All study titles, abstracts, and full texts were screened by 2 independent reviewers among the authorship team which consists of environmental health experts from the professions of medicine, nursing, and public health. An a priori concept map developed by the authors was later modified to better inform the synthesis of the articles into a gap map,9 which then guided the scoping review recommendations. The articles were then classified according to a defined level of DEI engagement. Ranging from weak to moderate to strong, the level of DEI engagement was defined in the evidence gap map as: (1) weak if the article only targeted disadvantaged/vulnerable populations but did not call for any interventions or approaches that would advance DEI either in the workforce or in general; (2) moderate if the article explicitly acknowledged and called for mitigation of DEI needs (eg, training, competency development, implementation, and evaluation, interventions for vulnerable populations, greater community engagement in seeking solutions, etc.) but stopped short of calling for interventions to mitigate DEI in the workforce; and (3) strong if the article called for interventions to mitigate DEI in the workforce (eg, recruitment of diverse faculty and students, vulnerable community members as research and policy partners with the intent of community capacity building, etc.).10,11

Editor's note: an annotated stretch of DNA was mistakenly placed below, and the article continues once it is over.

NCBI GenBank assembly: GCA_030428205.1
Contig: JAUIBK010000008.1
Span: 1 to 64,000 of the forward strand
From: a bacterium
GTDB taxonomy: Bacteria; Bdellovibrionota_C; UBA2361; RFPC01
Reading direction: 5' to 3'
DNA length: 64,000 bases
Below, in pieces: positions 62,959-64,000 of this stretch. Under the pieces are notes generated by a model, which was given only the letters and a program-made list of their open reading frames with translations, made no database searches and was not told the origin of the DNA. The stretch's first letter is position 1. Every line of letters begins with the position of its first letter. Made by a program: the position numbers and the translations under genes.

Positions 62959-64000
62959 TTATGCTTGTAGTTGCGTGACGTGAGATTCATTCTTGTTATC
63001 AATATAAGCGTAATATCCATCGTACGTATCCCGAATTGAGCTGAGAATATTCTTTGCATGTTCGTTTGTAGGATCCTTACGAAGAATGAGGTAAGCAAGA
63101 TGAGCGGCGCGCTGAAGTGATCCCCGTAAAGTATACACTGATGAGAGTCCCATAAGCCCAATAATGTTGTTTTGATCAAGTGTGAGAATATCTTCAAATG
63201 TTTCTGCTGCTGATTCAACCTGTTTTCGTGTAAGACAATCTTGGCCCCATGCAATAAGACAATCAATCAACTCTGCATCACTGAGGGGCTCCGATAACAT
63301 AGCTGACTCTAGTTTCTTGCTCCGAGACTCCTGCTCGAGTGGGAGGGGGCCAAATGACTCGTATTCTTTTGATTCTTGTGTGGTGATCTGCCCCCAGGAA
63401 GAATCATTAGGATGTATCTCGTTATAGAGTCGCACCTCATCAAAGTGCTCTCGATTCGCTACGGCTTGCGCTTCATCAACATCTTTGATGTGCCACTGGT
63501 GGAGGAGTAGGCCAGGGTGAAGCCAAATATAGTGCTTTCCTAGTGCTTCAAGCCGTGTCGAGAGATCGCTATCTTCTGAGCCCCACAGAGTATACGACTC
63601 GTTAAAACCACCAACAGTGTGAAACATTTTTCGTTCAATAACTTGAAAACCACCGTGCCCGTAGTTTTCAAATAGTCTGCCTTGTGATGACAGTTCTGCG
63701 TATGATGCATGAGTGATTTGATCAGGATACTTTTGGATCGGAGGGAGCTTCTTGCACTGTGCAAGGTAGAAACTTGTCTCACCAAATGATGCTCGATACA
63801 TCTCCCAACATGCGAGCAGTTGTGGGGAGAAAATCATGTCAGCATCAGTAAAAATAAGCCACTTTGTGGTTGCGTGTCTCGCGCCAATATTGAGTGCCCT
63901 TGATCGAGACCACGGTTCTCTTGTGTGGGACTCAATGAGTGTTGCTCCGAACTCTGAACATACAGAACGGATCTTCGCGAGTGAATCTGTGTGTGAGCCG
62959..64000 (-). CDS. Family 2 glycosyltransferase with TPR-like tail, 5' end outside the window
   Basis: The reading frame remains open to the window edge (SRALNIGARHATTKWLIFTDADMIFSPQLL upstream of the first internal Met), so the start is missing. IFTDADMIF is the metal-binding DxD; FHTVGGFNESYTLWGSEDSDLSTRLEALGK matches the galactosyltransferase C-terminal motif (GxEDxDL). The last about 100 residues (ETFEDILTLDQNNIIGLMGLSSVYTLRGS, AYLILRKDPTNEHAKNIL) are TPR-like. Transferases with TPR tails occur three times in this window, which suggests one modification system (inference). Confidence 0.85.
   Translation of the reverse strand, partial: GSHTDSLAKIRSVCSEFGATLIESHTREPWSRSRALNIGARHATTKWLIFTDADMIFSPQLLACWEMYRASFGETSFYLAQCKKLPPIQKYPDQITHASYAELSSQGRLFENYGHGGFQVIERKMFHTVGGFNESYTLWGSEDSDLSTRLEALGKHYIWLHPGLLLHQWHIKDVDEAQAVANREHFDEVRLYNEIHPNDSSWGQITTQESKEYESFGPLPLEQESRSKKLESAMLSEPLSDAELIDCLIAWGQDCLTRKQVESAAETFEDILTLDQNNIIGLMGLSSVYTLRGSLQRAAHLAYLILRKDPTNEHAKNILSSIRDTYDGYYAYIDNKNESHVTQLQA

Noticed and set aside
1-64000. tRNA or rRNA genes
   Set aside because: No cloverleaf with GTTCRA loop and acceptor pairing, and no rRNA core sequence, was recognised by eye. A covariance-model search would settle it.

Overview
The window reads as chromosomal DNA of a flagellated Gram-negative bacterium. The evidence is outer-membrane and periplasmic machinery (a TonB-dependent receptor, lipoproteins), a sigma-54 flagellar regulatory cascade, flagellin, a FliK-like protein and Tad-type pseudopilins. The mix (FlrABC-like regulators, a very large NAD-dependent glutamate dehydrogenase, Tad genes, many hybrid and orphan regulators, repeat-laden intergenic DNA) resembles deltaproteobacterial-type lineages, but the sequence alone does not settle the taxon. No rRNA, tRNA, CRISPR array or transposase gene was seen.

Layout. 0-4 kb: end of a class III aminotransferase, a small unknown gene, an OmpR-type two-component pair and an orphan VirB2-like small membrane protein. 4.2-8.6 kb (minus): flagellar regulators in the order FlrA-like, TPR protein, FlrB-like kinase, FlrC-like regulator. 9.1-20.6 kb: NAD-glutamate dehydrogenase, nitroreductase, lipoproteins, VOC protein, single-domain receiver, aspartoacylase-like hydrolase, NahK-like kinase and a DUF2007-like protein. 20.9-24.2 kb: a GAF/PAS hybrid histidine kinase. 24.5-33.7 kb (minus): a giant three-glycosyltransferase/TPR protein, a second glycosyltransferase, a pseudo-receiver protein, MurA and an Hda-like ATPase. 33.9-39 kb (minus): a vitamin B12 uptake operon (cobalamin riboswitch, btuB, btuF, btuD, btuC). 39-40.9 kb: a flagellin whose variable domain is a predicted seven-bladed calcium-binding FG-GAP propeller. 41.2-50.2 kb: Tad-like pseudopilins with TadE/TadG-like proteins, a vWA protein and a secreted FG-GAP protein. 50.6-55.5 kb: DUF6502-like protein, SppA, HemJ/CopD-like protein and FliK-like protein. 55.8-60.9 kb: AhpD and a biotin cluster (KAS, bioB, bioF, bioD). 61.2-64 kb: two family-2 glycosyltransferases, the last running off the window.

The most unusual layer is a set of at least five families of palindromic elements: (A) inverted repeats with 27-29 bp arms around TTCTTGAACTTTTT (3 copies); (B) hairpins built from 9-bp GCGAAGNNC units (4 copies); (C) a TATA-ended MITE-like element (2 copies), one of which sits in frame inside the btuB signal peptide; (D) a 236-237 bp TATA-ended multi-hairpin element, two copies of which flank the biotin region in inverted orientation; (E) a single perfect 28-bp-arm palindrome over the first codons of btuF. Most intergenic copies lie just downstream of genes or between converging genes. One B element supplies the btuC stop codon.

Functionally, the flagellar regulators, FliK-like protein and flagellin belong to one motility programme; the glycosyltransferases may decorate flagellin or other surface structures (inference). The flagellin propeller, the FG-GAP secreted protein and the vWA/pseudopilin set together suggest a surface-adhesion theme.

Supplemental Appendix Table 1 illustrates the search strategy which yielded 179 English language papers, and  Supplemental Appendix Figure 1 shows the article selection process. Thirty-seven articles met all inclusion criteria after full text screening. In addition to the levels of DEI engagement of the article with regards to the EH workforce, the evidence gap map analysis yielded the following relevant areas that helped to further classify articles: the health profession (eg, nursing, medicine, etc.) or the public health knowledge or practice area of emphasis (eg, environmental justice, occupational health, etc.).  Supplemental Appendix Table 2 illustrates the results of this gap map analysis.  Supplemental Appendix Table 3 reports the characteristics of the included studies.